• But the twists don't stop there: As of March 2023, the decision to vacate was reversed by an appellate court: "We remand for a new, legally compliant, and transparent hearing on the motion to vacate, where Mr. Lee (Hae Min's brother) is given notice of the hearing that is sufficient to allow him to attend in person, evidence supporting the motion to vacate is presented, and the court states its reasons in support of its decision." The emphasised sections of that quote (emphasis added by the editor), translated from legalese, are a resounding yell of "What the hell were you thinking?" to the original decision, pointing out that no evidence was presented to the court and the reasoning behind the judge's decision was not recorded.
  • Anachronic Order: The twelve episodes are themed, rather than in chronological order, and new information from the start of the story is still appearing right at the end.
  • Armor-Piercing Question: In Adnan's weekly phone calls to Koenig, he eventually gets irritated at her frequent re-questioning of his account. The response accidentally highlights the difficulty of the entire podcast:
    Adnan: What's your interest in this case, really? Why are you doing this?
    Koenig: My interest in it honestly has been you. You're a really nice guy, I like talking to you, you know? So then it's like this question of, "What does that mean" you know?
    Adnan: (long pause) I mean, you don't even really know me though, Koenig! (stammers) You don't... We only talk on the phone, I don't understand what you mean. It's just weird to hear you say that because, I don't really even know you.
    Koenig: Wait, are you saying you don't think I know you at all?
    • Another is delivered by one of Hae's old friends: If Adnan didn't do it, who did? One of the biggest questions of the case and the podcast is why there haven't been any real alternate suspects found, or why Jay would burn Adnan if he wasn't involved. The finale podcast reveals they are attempting to test DNA to link it to a serial killer who was known to be in Baltimore at the time, but everyone involved admits it is a massive longshot.
      • And then in 2022 a prosecutor assigned to review Adnan's case found that her predecessors actually had two other viable suspects with clear links to the case: another boyfriend of Hae who had allegedly expressed a desire to hurt her and a man who is in jail for multiple sexual assaults and had a clear link to the crime scene. Adnan's attorney had not been given this information, which is a Brady violation, but other prosecutors for the state of Maryland disagree with some of the Brady allegations.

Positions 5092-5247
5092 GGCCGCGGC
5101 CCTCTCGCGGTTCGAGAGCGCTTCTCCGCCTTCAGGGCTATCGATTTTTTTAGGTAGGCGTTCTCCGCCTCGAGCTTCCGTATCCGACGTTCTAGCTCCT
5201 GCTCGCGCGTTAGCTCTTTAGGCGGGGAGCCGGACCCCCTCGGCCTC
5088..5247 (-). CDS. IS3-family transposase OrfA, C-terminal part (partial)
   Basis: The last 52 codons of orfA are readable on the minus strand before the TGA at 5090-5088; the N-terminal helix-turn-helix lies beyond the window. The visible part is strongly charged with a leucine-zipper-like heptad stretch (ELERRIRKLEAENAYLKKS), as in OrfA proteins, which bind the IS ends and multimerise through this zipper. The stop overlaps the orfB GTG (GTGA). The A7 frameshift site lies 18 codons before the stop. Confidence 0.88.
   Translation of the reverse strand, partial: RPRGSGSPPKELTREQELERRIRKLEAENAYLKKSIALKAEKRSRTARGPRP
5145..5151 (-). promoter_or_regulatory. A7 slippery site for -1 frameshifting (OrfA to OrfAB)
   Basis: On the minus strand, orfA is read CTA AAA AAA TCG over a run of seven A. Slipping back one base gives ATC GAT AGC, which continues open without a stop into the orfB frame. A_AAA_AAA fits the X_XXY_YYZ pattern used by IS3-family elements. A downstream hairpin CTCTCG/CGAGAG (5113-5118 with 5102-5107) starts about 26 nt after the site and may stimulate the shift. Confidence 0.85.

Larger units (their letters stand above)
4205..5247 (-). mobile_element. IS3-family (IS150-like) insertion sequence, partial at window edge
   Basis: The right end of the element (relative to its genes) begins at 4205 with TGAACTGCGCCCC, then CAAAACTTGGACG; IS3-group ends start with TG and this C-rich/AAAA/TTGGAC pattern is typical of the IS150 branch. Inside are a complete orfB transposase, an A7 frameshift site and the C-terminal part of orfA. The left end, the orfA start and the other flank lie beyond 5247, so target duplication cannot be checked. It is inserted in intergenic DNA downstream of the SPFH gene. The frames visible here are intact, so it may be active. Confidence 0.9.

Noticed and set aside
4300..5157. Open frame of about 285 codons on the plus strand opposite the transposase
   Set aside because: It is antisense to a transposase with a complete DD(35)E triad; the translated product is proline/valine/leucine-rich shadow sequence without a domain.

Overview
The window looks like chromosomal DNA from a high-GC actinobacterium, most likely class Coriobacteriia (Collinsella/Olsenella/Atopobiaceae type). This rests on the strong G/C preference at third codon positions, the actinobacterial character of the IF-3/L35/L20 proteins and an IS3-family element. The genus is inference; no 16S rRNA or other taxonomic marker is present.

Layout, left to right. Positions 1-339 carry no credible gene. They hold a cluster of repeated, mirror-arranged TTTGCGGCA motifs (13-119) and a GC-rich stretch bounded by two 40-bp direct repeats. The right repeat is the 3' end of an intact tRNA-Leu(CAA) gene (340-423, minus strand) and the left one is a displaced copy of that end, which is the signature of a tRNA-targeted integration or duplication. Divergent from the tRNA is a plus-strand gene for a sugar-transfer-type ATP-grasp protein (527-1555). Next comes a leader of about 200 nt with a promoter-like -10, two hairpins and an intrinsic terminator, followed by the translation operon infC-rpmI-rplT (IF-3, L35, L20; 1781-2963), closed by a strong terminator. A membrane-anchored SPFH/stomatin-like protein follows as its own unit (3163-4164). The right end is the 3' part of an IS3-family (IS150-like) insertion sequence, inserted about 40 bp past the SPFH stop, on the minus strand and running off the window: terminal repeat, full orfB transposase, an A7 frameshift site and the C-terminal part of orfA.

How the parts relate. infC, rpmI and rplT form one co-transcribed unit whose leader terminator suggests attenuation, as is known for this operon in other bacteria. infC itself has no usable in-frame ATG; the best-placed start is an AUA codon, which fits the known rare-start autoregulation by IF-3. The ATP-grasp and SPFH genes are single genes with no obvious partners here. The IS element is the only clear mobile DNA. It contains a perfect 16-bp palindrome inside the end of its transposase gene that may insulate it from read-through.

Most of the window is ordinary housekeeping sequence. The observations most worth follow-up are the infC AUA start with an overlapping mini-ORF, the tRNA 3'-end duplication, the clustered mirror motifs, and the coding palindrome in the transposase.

• "Crime Writers On Serial", one of the many spin off podcasts, pointed out one of the biggest questions raised by the "Adnan is Innocent" angle - If Adnan didn't do it, how did Jay know where Hae's car was?
      • Serial did not discuss this detail directly but fans have. The car was not in an isolated area, but a parking lot near Hae's school. Jay easily could have walked past it and recognized it. One thing the podcast did discuss was the possibility that the detectives coached Jay on what he should do and say say to best help their case, as his interrogations were recorded by audio only, and they found suspicious tapping sounds. Koenig suggested that the detectives could have had prompts written down and were pointing at what he should say.
    • And of course the biggest question of the season: Did Adnan Syed kill Hae Min Lee?
    Koenig: (at the end of the last episode) " I don't know."
  • Berserk Button: Adnan wishes that people believe he didn't do it because of the evidence:
    Adnan: People keep saying, 'Oh, I don't think you did it because you're a nice guy'. And I'm like, 'Great, but that doesn't help me.'"
    • The other time he gets agitated is having to have his Old Shame teenage behavior dredged up over and over, when everybody else gets to forget them.
  • Beware the Nice Ones: Invoked when trying to square Adnan's otherwise exemplary character with the crime he was convicted of. In Real Life most killers aren't violent psychopaths 99% of the time and Adnan was young enough that any latent anger issues may not have previously had a chance to surface.